"Harriet Tubman: Her Life and Legacy" will be the subject of a presentation from 4 to 5 p.m. Monday, Feb. 17, in the Student Lounge of Cayuga Community College, 197 Franklin St., Auburn.
Presenting will be professor Michael Reiff and Tubman's great-great-grandniece Pauline Copes Johnson, of Auburn.
The two will discuss the better-known parts of Tubman's life, including her escape from slavery in Maryland and journeys along the Underground Railroad. But the discussion will also cover Tubman's work in the women's suffrage movement and helping others in Auburn, where she spent the second half of her life.
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“I think more and more we’re realizing the enormity of what she accomplished. Some of it is already very well-known. Other parts, like the Combahee River Raid (during the Civil War) and her work in the suffrage movement or her efforts to help the poor and elderly in Auburn, aren’t as well-known,” Reiff said in a news release. “Sometimes people don’t know what she did after the war, and it’s important to keep pushing those accomplishments and all she stood for in the Auburn community.”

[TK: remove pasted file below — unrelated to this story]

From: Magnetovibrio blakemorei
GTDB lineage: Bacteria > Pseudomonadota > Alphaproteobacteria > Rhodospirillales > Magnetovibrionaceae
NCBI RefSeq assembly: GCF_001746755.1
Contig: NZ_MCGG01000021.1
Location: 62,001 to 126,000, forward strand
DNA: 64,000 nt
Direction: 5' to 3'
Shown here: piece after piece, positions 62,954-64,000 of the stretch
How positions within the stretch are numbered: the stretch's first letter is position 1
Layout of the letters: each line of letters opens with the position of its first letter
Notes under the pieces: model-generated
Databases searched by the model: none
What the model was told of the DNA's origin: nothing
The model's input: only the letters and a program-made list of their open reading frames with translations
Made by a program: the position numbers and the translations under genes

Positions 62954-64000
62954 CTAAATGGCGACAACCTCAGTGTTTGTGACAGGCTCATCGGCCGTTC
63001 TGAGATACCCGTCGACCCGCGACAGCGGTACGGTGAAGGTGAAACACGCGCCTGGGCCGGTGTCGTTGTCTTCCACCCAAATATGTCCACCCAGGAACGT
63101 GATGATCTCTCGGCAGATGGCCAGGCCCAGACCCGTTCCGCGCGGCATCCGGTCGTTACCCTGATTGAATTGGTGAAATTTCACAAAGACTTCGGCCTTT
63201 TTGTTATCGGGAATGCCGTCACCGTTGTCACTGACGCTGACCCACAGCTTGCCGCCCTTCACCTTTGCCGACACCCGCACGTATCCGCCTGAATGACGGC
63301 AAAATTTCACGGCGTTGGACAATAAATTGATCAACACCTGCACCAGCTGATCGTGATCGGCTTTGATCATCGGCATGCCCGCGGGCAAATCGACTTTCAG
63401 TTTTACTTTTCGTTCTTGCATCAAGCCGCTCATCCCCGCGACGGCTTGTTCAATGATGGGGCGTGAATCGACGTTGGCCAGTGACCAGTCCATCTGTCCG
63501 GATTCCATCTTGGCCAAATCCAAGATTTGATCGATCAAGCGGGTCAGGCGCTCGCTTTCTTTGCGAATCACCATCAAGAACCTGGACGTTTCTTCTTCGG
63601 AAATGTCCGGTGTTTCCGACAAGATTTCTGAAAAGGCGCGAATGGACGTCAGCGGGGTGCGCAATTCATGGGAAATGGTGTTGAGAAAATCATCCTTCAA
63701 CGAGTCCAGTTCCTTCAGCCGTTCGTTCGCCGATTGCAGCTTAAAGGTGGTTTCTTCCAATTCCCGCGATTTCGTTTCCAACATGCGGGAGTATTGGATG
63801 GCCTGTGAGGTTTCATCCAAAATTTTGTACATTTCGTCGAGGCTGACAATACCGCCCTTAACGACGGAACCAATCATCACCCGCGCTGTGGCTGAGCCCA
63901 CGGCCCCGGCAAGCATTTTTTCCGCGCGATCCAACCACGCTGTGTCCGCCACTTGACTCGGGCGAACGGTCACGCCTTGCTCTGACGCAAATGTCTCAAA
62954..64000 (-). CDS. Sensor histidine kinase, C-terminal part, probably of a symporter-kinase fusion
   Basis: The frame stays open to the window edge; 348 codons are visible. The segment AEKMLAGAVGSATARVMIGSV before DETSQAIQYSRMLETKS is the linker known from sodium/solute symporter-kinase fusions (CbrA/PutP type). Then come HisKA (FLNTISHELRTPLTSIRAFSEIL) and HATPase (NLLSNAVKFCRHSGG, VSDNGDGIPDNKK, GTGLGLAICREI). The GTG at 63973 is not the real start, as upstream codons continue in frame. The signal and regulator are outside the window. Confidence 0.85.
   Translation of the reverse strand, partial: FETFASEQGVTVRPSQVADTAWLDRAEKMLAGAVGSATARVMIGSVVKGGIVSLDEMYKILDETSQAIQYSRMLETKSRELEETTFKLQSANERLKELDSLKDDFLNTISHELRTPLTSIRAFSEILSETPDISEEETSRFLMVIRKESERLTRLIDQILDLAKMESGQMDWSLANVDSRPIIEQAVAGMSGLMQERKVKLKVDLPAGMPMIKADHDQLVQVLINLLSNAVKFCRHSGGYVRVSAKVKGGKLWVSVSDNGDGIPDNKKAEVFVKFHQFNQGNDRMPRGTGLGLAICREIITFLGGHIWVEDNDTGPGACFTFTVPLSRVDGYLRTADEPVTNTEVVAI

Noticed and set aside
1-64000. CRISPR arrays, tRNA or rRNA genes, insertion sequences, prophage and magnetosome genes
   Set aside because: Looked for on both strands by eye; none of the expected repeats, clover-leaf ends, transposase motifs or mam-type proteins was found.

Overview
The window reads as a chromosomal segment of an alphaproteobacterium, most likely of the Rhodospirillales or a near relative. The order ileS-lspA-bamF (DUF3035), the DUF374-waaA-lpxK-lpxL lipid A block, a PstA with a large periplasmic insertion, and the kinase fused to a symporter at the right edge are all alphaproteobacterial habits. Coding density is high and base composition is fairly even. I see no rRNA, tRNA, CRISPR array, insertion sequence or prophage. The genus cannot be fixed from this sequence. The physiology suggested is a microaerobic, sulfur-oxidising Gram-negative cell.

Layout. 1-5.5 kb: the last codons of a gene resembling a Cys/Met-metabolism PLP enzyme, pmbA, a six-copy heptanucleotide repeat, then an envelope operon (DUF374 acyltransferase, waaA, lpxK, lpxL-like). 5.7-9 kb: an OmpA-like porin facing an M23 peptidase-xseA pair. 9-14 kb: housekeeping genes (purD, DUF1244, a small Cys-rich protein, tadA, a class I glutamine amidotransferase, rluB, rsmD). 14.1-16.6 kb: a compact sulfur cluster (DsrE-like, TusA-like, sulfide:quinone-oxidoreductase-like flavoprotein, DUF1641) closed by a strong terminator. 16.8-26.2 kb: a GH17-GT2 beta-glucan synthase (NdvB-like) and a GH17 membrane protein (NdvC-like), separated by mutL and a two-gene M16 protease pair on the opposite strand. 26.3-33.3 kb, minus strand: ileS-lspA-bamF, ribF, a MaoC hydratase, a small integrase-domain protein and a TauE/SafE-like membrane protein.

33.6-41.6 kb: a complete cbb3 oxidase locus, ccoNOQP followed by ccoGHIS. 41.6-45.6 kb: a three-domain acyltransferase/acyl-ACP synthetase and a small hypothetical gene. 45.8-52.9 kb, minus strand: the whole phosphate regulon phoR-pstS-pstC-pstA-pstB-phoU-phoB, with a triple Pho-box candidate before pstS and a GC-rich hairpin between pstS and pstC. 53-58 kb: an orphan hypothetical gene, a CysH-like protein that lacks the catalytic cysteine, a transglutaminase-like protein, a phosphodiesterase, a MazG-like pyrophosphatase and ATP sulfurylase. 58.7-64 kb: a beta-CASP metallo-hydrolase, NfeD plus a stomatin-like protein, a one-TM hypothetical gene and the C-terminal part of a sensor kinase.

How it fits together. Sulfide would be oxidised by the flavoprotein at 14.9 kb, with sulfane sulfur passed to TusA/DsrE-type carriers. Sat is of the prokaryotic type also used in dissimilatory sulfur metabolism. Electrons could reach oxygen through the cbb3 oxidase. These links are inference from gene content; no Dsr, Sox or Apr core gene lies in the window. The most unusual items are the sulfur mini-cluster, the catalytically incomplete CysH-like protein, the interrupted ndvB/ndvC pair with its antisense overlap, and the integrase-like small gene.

AUBURN — It wasn't a family secret, but Pauline Copes Johnson grew up not knowing about her …
Copes Johnson added, "She was the woman who helped change the outcome of these United States of America."
Admission to the event is $5 for the public and free for Cayuga Community College students. Refreshments will be served.